Political Government

The political party that is elected with the largest majority of MP’s forms the government. The UK has a first past the post voting system which means that the winner takes all. If any political party can command a majority in the House of Commons, it can form a government. This is where things get interesting. Sometimes the party with the most votes doesn’t win a majority, and then it has to govern in a coalition government (as in the 2010 election).

The leader of the largest party in the Commons is called the Prime Minister, and he or she is the de facto head of state – meaning they are the one that actually wields power. The Prime Minister forms a government of ministers – political appointees who are given power over specific areas and run various government departments.

Some key ministers:

Prime Minister – First Lord of the Treasury and the de facto head of state. The current Prime Minister was not technically ‘elected’ by the British people, Theresa May was selected by the Conservative Party as leader last year after David Cameron resigned.

Chancellor of the Exchequer – The person in charge of the treasury and puts together the yearly budget, second most powerful figure in government.

Foreign Secretary – The British equivalent to Secretary of State.

Civil Government

Outside of the political system, there is a vast government apparatus that operates for the British Government to function. Britain’s civil servants are apolitical servants of the crown whose job it is to enact government policy; whoever is in charge. The civil service does not like to draw attention to itself, but they’re the people responsible for the government working in Britain. The Head of the Civil service is the Cabinet Secretary, and he’s the highest ranking non-politician in government.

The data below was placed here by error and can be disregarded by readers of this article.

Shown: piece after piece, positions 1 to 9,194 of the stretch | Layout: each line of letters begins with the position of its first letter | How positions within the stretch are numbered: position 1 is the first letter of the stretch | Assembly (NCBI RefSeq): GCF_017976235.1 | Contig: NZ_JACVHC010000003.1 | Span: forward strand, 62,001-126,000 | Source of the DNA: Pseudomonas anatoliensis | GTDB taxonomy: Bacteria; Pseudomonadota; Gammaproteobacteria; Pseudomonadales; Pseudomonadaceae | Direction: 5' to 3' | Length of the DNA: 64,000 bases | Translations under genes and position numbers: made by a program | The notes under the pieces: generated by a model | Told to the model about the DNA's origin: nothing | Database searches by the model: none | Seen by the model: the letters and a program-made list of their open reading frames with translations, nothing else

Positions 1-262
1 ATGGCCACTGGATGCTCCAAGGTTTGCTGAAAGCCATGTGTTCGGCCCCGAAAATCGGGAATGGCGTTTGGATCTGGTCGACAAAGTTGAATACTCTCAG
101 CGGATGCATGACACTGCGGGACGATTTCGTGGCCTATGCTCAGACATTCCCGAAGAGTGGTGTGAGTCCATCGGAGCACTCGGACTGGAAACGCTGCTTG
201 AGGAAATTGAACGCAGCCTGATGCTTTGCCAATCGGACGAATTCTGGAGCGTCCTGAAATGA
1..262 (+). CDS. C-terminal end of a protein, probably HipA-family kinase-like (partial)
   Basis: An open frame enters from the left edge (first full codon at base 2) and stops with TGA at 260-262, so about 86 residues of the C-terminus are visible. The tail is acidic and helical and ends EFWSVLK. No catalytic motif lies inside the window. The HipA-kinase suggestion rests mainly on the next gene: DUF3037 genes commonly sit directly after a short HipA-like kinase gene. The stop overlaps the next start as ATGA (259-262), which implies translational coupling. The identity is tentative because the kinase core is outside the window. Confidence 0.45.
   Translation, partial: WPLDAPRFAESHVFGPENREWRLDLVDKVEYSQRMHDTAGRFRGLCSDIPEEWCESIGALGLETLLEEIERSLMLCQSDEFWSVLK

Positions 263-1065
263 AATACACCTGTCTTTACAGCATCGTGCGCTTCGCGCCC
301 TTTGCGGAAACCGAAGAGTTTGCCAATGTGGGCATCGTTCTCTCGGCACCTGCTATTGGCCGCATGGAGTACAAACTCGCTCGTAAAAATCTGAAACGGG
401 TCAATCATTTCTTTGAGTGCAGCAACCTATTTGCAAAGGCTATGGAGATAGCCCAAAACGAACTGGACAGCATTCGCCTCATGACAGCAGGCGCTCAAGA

Local Government

The UK has a strong central government. Local government as a corollary is weak but becoming more important. Local elections are usually held on a different cycle than a general election, which is primarily concerned with national government. Most localities have a district or city council. They don’t have as much power as Parliament and only function in roles that have been clearly defined. They are most Britons’ direct contact with government, so often they are what people complain about the most. These are the organizations responsible for picking up the trash, road maintenance, etc.

Political Parties

When you vote in a British election, you’re not voting for a particular Prime Minister. You’re voting for the party you want to be in power and thus the leader of their party. The leader of the party who winds up with a majority in the House of Commons forms the government. The party in power until now was the Conservative party, led by Theresa May (the second woman to be Prime Minister in UK history).

The UK has three main political parties and several smaller ones.

 

Conservative Party – AKA The Tories – Right Wing

The Tories are the traditional right-wing conservative party in the UK. They’ve been around for hundreds of years. Their full name is the Conservative and Unionist Party. They’re very much like the Republicans in the USA in some regards, but actually, they’re nowhere near as conservative. Many people view the Tories negatively; they call them the ‘Nasty Party.’

Labour Party – AKA Labour – Left Wing

The Labour party is the traditional left wing party in the UK. They used to be more centrist under Tony Blair, but since then have moved much further to the left. The current leader is Jeremy Corbyn. They haven’t been in power since 2010. The ‘Opposition’ in the House of Commons is an official title, and the leader of the Opposition is accorded special respects, and he has his own ‘shadow cabinet’ of people who would be ready to take up the same positions in Government if they found themselves in power.

Liberal Democrats – AKA Lib Dems – Somewhere in the middle